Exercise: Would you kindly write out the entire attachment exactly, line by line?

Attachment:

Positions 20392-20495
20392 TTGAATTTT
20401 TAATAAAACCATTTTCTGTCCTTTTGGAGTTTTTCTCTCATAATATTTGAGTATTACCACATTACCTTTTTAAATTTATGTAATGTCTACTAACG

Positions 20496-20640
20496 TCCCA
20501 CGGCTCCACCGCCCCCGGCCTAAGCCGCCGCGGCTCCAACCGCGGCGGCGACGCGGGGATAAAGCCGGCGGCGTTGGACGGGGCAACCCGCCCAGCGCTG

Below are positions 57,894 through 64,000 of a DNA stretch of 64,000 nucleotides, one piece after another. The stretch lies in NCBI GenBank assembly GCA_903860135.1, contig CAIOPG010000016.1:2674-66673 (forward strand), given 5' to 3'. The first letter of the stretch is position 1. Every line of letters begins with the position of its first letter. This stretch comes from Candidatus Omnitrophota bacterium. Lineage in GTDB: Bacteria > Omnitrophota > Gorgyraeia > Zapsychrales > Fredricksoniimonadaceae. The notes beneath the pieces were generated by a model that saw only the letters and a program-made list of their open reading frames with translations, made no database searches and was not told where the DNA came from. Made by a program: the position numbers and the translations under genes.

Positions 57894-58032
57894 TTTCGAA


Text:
Positions 20392-20495
20392 TTGAATTTT
20401 TAATAAAACCATTTTCTGTCCTTTTGGAGTTTTTCTCTCATAATATTTGAGTATTACCACATTACCTTTTTAAATTTATGTAATGTCTACTAACG

Positions 20496-20640
20496 TCCCA
20501 CGGCTCCACCGCCCCCGGCCTAAGCCGCCGCGGCTCCAACCGCGGCGGCGACGCGGGGATAAAGCCGGCGGCGTTGGACGGGGCAACCCGCCCAGCGCTG

Below are positions 57,894 through 64,000 of a DNA stretch of 64,000 nucleotides, one piece after another. The stretch lies in NCBI GenBank assembly GCA_903860135.1, contig CAIOPG010000016.1:2674-66673 (forward strand), given 5' to 3'. The first letter of the stretch is position 1. Every line of letters begins with the position of its first letter. This stretch comes from Candidatus Omnitrophota bacterium. Lineage in GTDB: Bacteria > Omnitrophota > Gorgyraeia > Zapsychrales > Fredricksoniimonadaceae. The notes beneath the pieces were generated by a model that saw only the letters and a program-made list of their open reading frames with translations, made no database searches and was not told where the DNA came from. Made by a program: the position numbers and the translations under genes.

Positions 57894-58032
57894 TTTCGAA